13 pains in the arse you can kiss goodbye with these tips.

Summer should be the stuff dreams are made of: long, sunny days and warm nights filled with important questions like, “Ice cream on the porch, or another pint on the patio?”

Summer also comes with bugs, heat, humidity, and other annoyances around the house. So this year, eradicate 13 of the worst irritations of summer before they crush your summer buzz. Here’s how:

#1 Mosquitoes:

These ubiquitous party crashers can suck the fun out of any outdoor fiesta.

What to do:

Clean your gutters. “That’s often a main, and neglected, breeding site for mosquitoes,” says Chris Enroth, a horticulture educator with the University of Illinois Extension office in Macomb.

Plug in a fan. Or install a ceiling fan. “Mosquitoes don’t like flying in high wind,” Enroth says. Cheers for cool breezes sans bug bites!

#2 Doors That Stick:

Wooden doors can swell, outgrowing their jambs (what holds doors steady as you open and close them) on humid days, causing an annoyingly sticky situation.

What to do:

Tighten the hinge screws. There’s a chance your door’s just slipped out of alignment.

Scale back the weather stripping. If you installed it in the winter to keep out drafts, it could be too thick come summer.

Shave down the door. As a last resort, use a planer or sander to trim down the door ever so slightly, concentrating on the area with a visibly worn finish. Seal the newly exposed edge with paint or wood sealant to block out future humidity.

#3 Carpenter Ants and Carpenter Bees:

Although named for a helpful trade, both carpenter ants and carpenter bees often make their nests by burrowing into your home’s wood, which can cause some really pricey damage on top of their annoying presence.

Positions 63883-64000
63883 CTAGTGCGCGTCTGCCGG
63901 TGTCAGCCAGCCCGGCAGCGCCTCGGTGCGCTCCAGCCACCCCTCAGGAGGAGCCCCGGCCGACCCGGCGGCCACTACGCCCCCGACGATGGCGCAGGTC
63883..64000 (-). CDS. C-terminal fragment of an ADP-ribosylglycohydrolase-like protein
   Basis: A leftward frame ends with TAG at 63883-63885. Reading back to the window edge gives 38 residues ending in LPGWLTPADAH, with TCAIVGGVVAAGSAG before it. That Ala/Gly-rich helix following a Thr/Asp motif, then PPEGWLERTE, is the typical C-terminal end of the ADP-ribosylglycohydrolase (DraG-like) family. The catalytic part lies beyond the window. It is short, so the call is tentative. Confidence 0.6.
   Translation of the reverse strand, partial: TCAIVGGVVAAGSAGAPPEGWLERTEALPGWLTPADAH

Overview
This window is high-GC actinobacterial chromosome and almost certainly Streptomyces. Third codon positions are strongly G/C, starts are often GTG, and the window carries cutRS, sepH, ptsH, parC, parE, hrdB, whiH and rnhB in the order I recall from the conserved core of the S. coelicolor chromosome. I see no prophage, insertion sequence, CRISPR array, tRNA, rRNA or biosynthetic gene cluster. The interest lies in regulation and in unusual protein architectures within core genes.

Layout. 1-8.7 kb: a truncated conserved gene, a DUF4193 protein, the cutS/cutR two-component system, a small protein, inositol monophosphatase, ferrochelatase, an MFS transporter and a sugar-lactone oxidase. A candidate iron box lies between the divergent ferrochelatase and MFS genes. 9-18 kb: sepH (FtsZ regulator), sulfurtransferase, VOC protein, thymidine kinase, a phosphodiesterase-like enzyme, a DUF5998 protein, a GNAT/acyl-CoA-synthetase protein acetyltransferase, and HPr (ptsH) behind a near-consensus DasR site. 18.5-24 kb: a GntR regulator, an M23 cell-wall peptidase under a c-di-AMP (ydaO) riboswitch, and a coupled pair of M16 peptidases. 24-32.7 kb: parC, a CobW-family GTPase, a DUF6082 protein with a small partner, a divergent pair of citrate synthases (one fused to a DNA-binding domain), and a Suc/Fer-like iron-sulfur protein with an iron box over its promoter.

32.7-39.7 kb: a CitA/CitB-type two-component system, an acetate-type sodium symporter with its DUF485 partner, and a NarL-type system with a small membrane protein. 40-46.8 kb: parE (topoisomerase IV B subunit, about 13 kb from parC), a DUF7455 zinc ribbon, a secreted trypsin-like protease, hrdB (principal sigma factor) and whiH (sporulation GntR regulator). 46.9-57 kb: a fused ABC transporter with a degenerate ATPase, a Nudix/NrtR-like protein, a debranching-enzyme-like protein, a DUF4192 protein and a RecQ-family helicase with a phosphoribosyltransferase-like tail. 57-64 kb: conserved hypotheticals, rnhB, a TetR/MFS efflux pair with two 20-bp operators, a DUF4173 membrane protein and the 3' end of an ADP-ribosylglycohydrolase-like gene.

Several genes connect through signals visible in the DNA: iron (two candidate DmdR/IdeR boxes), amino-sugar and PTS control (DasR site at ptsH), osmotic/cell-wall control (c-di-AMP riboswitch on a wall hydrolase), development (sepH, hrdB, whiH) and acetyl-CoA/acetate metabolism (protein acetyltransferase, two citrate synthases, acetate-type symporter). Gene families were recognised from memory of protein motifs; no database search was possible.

What to do:

Keep all exposed wood sealed or painted. Don’t forget the bottoms of window sills!

Direct water away from wood.Gutters and flashing will help keep wood dry, says Bob Boucher, owner of a handyman company in Concord, N.H.

Evict existing colonies. Look for sawdust trails to find the entrance, then use a rinsed squeezable ketchup bottle to blow an insecticide dust or boric acid powder into the hole.

#4 AC That Causes You to Freeze in One Room and Sweat in Another:

Moving from your first-floor kitchen to a second-floor bedroom shouldn’t require a wardrobe change.

What to do:

Check your ductwork. Look for unsealed joints or hire a pro to make sure your ducts are properly sized. Both can affect your system’s ability to deliver conditioned air to each room.

Set your whole-house fan to “on.” This continuous circulation will mix the air so no space is too hot or too cold.

Direct more cool air upstairs. Look for ductwork dampers in the basement to open during the summer months.

#5 Fruit Flies:

Because fruit flies lay their eggs on decaying organic material (yeah, yuck), summer’s bounty of fresh fruits and veggies can invite these disgusting freeloaders into your home. There’s a ton of solutions on the Internet, but preventative measures work best.

What to do:

Keep sinks, drains, and disposals clean. Even dirty dishes can harbor fruit flies.

Freeze food waste. Place rotting fruit, meat scraps, etc. in a bag in your freezer until garbage day.

Pitch overripe fruit. And until you eradicate the flies, keep all other produce in the fridge or a sealed container.

Pour bleach or boiling water down the drain. This will kill any eggs or remaining adult flies.

#6 Weeds in Patio Cracks:

Besides ruining a well-manicured view, resilient weeds can crack or shift your pavement. Again, prevention’s best.

What to do:

Block new growth. Fill the weed-free cracks with asphalt or cement crack filler, sand, or corn gluten meal, which prevents future germination. If you’re too late, you need to…

Pull ‘em. Especially if you don’t want to use an herbicide, which can spread and damage desirable plants. Sorry!

#7 Faded Furnishings from Harsh Sun: